Teach Children to Read with the abc PocketPhonics App for iPad - dummies

Teach Children to Read with the abc PocketPhonics App for iPad

The abc PocketPhonics app for iPad is based on a teaching method called synthetic phonics, which teaches children to associate letters with sounds and then learn how to combine those sounds (and therefore letters) into words. Parents looking for an app that will engage their young children and teach them something at the same time will like this app.

PocketPhonics offers two learning games for kids. One is called Letter Sounds and Writing, and the other is simply Word Game. Starting with Letter Sounds and Writing, the app displays six letters (s, a, t, p, i, and n). Tap one of those letters, and the game starts. After pronouncing the letter and asking you to say it (note that the app does not actually listen and grade the user’s pronunciation), the app asks you to write the letters. If you can properly trace the letter, two pencil characters pop up, and you’re rewarded with kids applauding and cheering. Complete all six, and you’re taken to the next set of letters and sounds.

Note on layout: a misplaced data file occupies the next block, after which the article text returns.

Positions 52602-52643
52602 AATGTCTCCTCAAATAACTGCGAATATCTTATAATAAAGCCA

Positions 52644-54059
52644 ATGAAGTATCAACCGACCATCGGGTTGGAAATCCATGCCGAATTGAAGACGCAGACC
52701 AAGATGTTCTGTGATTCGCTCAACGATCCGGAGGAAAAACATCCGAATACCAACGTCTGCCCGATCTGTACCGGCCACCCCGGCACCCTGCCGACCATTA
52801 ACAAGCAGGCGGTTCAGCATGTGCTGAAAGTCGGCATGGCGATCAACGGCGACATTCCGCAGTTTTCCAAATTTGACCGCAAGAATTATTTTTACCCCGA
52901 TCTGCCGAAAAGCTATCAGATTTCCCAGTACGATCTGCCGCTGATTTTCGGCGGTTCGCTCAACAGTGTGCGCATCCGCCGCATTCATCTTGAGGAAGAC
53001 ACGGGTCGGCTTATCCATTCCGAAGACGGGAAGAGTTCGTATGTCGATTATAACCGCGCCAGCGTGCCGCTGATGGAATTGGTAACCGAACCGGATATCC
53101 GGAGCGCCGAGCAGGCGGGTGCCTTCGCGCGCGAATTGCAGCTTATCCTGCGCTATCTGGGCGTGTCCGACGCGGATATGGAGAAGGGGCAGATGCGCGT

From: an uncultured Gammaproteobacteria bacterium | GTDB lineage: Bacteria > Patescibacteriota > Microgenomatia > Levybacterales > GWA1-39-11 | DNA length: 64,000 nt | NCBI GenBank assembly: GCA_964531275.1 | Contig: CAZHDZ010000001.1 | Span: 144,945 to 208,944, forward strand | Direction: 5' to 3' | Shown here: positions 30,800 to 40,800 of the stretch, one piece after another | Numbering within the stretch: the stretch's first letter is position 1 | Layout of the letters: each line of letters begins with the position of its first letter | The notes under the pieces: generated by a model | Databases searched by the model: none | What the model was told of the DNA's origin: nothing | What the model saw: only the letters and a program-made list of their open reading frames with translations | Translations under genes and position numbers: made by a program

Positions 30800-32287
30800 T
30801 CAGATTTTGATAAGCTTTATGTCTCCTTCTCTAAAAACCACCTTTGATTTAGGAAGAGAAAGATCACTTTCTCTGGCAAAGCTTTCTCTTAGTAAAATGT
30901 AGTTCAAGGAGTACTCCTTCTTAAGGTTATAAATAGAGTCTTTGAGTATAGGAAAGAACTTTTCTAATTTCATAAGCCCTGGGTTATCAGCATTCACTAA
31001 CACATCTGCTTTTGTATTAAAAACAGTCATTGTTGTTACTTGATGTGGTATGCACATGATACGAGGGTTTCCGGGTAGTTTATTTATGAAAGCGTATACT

The second game is more complex in that it challenges children to match these newly learned sounds and letters with actual words. The narrator makes a sound and asks the child to pick the letter or letter combo that the sound represents. If you pick correctly, it is filled into one of the hangman-like slots on the screen for each syllable in the word. Once you fill in all of the syllables, the narrator puts the pieces together for you, pronouncing each sound individually, and then the completed word.


Kids can repeat any of the games they want, or repeatedly go through them all as often as they need to.

Most words have an image that appears as the narrator pronounces the word, after an exercise is completed. This should further help the child associate the sounds, letters, and word with the concept it represents.

While there are 64 sounds in the Letters game, there are only eight games in the Word Game portion. Still, this is a good app if you want your children to learn the synthetic phonic method, which is singled out in the No Child Left Behind Act, for what that’s worth. PocketPhonics will keep kids engaged, and they can go through the games with or without your help.